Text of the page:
"I don't know him really well, but I know a lot about him," said Davis. "Certainly, I know that our program is better for having had him involved."
The award is a handsome crystal trophy, suitably engraved.
It's fitting recognition for a career which took McManus to nine Baseball Canada national championship tournaments - and the home plate assignment in the gold medal game in every one of them - and 11 international tournaments, including the 1982 world amateur baseball championship tournament in Seoul, South Korea, and the 1984 Los Angeles Olympics, the event he considers the highlight of his career.
He actually came within hours of working the plate in the major leagues in 1995. With major league umpires on strike, he and his crew were in the umpire's room being fitted for uniforms hours before the Toronto Blue Jays' home opener against the Oakland A's. However, labour laws at the time prevented them from working the game.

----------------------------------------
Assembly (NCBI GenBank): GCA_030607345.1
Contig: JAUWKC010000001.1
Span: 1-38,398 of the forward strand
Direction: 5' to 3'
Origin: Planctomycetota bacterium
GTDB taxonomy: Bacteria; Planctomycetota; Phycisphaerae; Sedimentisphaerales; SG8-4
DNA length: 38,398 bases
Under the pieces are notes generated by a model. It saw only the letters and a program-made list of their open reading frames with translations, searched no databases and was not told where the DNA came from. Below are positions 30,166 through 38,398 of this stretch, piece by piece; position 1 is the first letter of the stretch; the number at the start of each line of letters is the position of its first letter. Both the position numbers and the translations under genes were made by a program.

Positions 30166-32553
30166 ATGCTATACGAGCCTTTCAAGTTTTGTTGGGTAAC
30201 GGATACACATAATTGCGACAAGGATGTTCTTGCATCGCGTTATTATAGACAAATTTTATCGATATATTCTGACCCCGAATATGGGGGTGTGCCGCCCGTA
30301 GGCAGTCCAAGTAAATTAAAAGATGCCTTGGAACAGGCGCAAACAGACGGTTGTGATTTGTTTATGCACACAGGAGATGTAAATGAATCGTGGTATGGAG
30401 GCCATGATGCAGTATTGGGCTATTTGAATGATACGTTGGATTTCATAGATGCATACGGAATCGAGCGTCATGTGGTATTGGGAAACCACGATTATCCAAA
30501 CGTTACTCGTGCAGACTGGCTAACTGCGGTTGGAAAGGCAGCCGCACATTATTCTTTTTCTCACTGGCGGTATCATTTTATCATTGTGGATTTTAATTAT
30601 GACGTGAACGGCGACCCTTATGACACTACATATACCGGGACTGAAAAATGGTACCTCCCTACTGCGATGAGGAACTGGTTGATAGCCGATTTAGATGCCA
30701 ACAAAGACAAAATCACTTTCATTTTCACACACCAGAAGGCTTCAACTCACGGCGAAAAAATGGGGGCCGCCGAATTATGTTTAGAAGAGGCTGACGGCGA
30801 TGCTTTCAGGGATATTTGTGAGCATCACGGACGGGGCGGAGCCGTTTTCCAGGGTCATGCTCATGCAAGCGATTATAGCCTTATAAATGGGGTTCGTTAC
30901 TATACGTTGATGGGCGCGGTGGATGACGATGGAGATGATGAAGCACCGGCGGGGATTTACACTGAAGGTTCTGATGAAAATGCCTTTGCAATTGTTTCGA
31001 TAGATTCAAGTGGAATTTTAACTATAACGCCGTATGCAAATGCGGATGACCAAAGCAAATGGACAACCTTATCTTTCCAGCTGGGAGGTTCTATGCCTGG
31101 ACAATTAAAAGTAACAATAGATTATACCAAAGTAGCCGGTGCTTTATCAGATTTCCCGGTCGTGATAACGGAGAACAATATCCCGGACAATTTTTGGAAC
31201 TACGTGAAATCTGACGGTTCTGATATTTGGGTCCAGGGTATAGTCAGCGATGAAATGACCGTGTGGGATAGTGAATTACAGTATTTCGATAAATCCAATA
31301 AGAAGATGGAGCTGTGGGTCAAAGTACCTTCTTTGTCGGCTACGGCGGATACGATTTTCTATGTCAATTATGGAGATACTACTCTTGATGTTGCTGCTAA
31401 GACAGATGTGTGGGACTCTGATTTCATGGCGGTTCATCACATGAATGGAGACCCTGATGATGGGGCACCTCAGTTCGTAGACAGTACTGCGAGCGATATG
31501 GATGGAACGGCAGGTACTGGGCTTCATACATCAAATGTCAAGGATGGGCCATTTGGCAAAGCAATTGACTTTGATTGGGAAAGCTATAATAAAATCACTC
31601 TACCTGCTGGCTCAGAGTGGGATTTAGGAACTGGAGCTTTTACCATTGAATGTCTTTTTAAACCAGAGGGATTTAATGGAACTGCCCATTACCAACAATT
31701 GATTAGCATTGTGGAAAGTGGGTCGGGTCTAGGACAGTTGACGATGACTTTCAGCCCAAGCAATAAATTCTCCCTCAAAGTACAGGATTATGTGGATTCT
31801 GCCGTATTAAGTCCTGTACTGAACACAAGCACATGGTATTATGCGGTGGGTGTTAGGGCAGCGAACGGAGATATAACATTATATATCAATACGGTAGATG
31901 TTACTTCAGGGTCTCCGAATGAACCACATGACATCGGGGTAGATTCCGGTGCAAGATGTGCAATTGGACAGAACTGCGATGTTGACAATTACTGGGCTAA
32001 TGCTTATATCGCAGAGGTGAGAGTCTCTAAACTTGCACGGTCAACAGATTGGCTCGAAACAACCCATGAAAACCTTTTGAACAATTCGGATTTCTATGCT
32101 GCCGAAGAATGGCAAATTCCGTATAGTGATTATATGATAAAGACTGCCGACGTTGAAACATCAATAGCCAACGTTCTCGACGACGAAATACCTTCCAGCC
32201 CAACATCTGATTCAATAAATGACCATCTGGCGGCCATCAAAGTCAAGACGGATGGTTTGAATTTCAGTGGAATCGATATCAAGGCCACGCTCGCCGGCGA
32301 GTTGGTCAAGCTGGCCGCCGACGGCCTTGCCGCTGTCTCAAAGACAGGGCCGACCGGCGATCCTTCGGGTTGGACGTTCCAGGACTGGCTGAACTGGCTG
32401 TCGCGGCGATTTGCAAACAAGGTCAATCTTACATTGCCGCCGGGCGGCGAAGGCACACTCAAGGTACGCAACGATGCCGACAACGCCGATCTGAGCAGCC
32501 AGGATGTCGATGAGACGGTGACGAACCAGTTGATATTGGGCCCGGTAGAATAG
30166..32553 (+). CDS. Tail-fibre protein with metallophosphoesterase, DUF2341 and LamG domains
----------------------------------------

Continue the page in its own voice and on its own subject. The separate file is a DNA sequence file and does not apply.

But more than the places he's been - he made it to all 10 provinces as an official in three different sports - his memories wander to the people.
McManus considers former Marysville baseball legend Don Johnson his mentor.
McManus was "at best a so-so player" at second base for the Marysville Royals in the late 1960s when Johnson, a straight shooter told him, "you can't play this game," said McManus. "He was right."
But Johnson would talk with McManus "for as many hours as I would want" about the nuances of umpiring.